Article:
NFL owners approved 10 rule changes in late March for the 2016 season that will impact each team in varying degrees.
Discussing all 10 rule changes, General Manager Tom Telesco and Head Coach Mike McCoy were in agreement that the new touchback rule's impact will be the hardest to gauge. Instead of the ball being placed at the 20, touchbacks will now result in the ensuing drive starting at the 25. How that sways a returner's decision to bring the ball out of the end zone or the coaching staff's strategy on where to place the ball remains to be seen.
"It will be really interesting to see how the kickoff rule works this year," Telesco said. "It was put in for player safety, which we're all for, but we don't know how it is going to play out. Is it really going to lower the percentage of kickoff returns? It could, or teams could decide to do more sky kicks and try to pin people deep. That would mean more returns, more contact and more potential injuries. It is a rule designed for player safety, which is good, but we'll see if it changes the game a lot or not. I think the kickoff return is still an exciting part of the game and I'd hate to see it completely taken out. We'll see how it plays out. It is a one year rule to see how it works, and I don't really know how it will yet. We'll probably get a feel for it in the preseason and see what we end up doing."
"This is something we are going to have to look at," McCoy continued. "We are excited about Josh (Lambo's) ability to get a touchback, but then again, depending on coverage units and the game situation, there may be a different strategy going forward in some games. That is something we are going to have to look at leading up to the first game of the season."
Many believe the most controversial rule change is the ejection rule, which states a player will be removed from the game if flagged for two specific types of unsportsmanlike conduct penalties in a single game. While McCoy is a fan of the rule's underlying principal, he doesn't expect it to result in an increased number of ejections.
"The reason for the rule is to uphold the integrity of the game," he said. "Only one player would have been ejected last year under it, so I don't think we will see players being ejected often. It promotes the sportsmanship of the NFL."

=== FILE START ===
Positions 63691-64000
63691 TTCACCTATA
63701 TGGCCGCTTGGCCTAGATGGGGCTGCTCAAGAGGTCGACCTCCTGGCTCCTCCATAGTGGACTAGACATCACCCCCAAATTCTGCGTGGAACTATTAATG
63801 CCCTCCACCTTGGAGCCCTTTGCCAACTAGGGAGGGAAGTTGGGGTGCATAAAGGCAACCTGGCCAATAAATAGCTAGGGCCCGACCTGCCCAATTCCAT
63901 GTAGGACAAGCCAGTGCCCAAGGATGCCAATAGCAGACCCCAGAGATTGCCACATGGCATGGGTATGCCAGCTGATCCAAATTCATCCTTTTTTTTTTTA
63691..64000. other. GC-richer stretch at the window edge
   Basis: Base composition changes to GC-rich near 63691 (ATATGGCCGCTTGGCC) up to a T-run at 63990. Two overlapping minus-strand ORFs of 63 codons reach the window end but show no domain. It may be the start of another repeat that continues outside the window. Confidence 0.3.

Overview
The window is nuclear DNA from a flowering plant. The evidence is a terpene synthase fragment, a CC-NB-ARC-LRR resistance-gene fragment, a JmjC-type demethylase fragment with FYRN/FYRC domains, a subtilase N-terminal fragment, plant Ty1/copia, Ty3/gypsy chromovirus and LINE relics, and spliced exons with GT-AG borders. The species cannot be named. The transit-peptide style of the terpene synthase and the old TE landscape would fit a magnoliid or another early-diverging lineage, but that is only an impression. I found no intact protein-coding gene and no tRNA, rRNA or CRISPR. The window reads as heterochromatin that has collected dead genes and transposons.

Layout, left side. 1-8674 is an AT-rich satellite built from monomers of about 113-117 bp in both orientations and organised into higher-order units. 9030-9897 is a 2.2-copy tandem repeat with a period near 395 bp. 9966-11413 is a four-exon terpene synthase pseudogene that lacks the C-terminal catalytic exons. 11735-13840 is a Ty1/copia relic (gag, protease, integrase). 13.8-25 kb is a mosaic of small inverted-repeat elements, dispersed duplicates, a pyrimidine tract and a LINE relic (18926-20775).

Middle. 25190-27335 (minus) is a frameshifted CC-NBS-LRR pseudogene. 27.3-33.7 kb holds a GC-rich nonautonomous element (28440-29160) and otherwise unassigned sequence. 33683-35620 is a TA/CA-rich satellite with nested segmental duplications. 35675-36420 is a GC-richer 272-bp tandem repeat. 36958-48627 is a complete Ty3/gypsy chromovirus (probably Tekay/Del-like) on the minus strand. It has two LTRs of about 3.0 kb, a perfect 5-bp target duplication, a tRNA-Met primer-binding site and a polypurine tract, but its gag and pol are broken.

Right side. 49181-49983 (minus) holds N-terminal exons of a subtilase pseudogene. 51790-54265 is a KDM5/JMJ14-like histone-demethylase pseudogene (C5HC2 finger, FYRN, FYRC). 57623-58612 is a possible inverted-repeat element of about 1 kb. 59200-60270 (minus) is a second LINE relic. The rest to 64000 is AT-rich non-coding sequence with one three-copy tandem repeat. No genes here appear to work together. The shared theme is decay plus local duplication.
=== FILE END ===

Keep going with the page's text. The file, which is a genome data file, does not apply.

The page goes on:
McCoy wasn't surprised to see the extra point rule enacted on a permanent basis after last year's trial run. The league moved the line of scrimmage back to the 15-yard line to make what used to be an automatic kick more difficult. They achieved that goal as there were 71 missed PATs after only 37 misses in the previous six seasons combined.
"That didn't surprise me because I think that was a successful change last year. The percentage of makes were so high, and the league accomplished what they wanted to as they made it a more competitive play."
One change that came out of the blue was a tweak to the Injured Reserve-Designated to Return rule. Since 2012, teams were allowed to name one player eligible to return when placing him on IR. Now, teams do not have to designate a player but can choose from anyone on the list to come back as long as they've spent at least six weeks on IR. Teams can still name just one player to return.
"I think that change is going to help to not have to designate a player early because it's hard to make that decision early on," Telesco explained. "Let's say a player gets hurt in September and you are trying to make determination whether to tag them (to return) right then. Sometimes that injury takes four weeks and sometimes it is eight or 10 weeks, so it was an estimate. It was hard to determine who to tag, especially when you have a few players with similar injuries. At least now we can wait and make that determination down the road. So I think it is going to help with roster management in making the right decision. I think that was a pretty good rule change."